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Hong Kong’s No 2 official defends court rulings, hits out at media ‘bias’ over jailing of democracy activists

Hong Kong Bar Association and Law Society issue joint statement rejecting accusations ruling was politically motivated

PUBLISHED : Saturday, 19 August, 2017, 6:06pm
UPDATED : Tuesday, 26 September, 2017, 3:05pm

Hong Kong’s No 2 official on Saturday launched a strong defence of the city’s courts in jailing young pro-democracy activists, hitting out at “biased” reports by foreign media, and insisting the fallout would not harm the government’s efforts to reach out to alienated youth.

Commenting on the Court of Appeal’s decision this week to jail Joshua Wong Chi-fung, Nathan Law Kwun-chung and Alex Chow Yong-kang for six to eight months over an illegal protest, Chief Secretary Matthew Cheung Kin-chung said judicial independence remained the cornerstone of the city’s success.

“We’ve got a fiercely independent judiciary in Hong Kong, and the due process has been observed in reaching the decision of the Court of Appeal, so it’s something beyond dispute,” he said.

“The Bar Association and the Hong Kong Law Society last night issued a joint statement categorically denying any link with outside factors, any factors other than the law, involved in the decision of the court.

“There is bias in the views of foreign media ... and the Bar Association and the Law Society have clarified that the court’s decision was not affected by political considerations.”

Read the Hong Kong Court of Appeal’s ruling on Joshua Wong, Nathan Law and Alex Chow, jailed for 2014 protest

Cheung was referring to a rare joint statement by the city’s two biggest groups of legal professionals hitting out at both local and mainland media for suggesting there were political motives behind the prison terms for the trio as well as 13 other democracy activists in a separate case earlier this week.

The two legal bodies often take opposing positions on issues, with the Bar Association seen as a more liberal group that has been known to be critical of the government and Beijing, while the Law Society is perceived as more pro-establishment.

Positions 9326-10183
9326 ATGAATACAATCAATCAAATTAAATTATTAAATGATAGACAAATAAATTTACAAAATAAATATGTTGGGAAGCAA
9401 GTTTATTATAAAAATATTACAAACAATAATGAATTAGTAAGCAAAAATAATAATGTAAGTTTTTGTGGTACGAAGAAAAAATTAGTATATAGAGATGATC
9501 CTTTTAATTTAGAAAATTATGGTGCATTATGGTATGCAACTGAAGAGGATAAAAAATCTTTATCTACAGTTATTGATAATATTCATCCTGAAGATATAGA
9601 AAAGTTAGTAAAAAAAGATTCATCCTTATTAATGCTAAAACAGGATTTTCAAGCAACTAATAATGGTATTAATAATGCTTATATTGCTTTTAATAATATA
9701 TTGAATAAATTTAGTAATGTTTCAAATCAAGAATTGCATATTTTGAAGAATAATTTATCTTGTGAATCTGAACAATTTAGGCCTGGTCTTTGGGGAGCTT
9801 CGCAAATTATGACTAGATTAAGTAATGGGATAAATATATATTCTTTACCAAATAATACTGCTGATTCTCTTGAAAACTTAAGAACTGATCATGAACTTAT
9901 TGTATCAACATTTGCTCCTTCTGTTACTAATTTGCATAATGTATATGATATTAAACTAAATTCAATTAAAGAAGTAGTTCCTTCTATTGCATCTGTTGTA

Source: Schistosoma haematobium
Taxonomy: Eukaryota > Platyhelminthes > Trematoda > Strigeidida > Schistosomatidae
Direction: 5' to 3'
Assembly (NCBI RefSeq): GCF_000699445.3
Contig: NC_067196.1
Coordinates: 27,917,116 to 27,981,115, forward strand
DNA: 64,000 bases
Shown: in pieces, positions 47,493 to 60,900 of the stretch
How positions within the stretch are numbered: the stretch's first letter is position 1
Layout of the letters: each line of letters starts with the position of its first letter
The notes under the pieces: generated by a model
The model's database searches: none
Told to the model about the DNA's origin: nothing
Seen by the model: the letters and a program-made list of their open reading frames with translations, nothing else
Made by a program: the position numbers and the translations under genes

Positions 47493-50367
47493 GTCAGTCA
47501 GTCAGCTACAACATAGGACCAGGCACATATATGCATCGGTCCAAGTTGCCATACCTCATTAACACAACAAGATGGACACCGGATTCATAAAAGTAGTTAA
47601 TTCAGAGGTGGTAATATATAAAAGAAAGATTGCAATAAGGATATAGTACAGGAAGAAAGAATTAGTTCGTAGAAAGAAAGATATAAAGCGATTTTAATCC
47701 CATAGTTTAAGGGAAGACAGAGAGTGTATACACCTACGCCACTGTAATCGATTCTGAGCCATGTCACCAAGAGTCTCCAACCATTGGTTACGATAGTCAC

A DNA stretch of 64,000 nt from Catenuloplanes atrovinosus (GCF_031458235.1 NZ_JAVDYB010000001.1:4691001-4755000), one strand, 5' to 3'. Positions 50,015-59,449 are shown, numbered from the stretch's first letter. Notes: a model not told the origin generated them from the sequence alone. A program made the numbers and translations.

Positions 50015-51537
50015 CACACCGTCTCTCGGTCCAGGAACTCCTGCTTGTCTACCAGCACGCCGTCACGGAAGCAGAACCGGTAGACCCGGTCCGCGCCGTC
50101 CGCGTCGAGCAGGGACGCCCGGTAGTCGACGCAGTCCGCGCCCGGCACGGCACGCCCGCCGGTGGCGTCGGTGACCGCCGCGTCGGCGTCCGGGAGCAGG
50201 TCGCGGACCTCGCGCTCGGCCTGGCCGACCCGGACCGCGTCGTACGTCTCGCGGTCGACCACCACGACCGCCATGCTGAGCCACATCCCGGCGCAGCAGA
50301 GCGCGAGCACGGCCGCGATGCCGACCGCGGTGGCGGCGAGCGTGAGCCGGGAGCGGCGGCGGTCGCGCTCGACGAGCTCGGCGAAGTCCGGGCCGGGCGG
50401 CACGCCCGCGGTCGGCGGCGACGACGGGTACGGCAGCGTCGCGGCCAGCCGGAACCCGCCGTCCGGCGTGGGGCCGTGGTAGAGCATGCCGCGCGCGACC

Law Society president Thomas So Shiu-tsung told the Post on Saturday those “allegations were obviously not supported by facts”.

“We issued a joint statement partly because our stance on the judiciary is unanimous ... and the important principles are clear.”

“Unfounded comments that judicial decisions were made or influenced by political considerations originating outside Hong Kong are unjustified and damaging to our legal system, and to Hong Kong as a whole,” the two groups said on Friday

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Law Society council member and former president Stephen Hung Wan-shun told the Post on Saturday that they had made a united stand because “the media went too far in accusing the judges of falling under mainland influence”.

“US politicians and ... media criticised the judges for being influenced by the central government, when we saw that we felt we need to speak up,” Hung said.

Executive Councillor Ronny Tong Ka-wah, a former chairman of the Bar Association, also said it was necessary for the two organisations to set the record straight.

Their defence of the city’s judicial system came as 25 foreign politicians, lawyers and activists issued a joint statement calling for the release of the three student leaders, while local democratic groups joined forces to urge citizens to take to the streets on Sunday in “support of the political prisoners and rejection of political persecution”.

The jailing of the trio on Thursday for storming the government headquarters compound at Tamar in the run-up to the 79-day Occupy protests of 2014 marked the government’s second successful attempt in a week to secure tougher sentences for protesting activists.

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“Don’t let these issues make you feel that our youth policy will be affected,” Cheung said. “Hong Kong’s young people are our future, and as we promised an open attitude in listening to people on different sides of the political spectrum, we won’t change our view because of that.”

The court rulings and the government’s campaign to connect with youth were “two separate issues”, he added, reiterating plans to appoint 20 to 30 of them as advisers to the Central Policy Unit, an official think tank.

Chief Executive Carrie Lam Cheng Yuet-ngor would announce details in her maiden policy address on October 11, he said.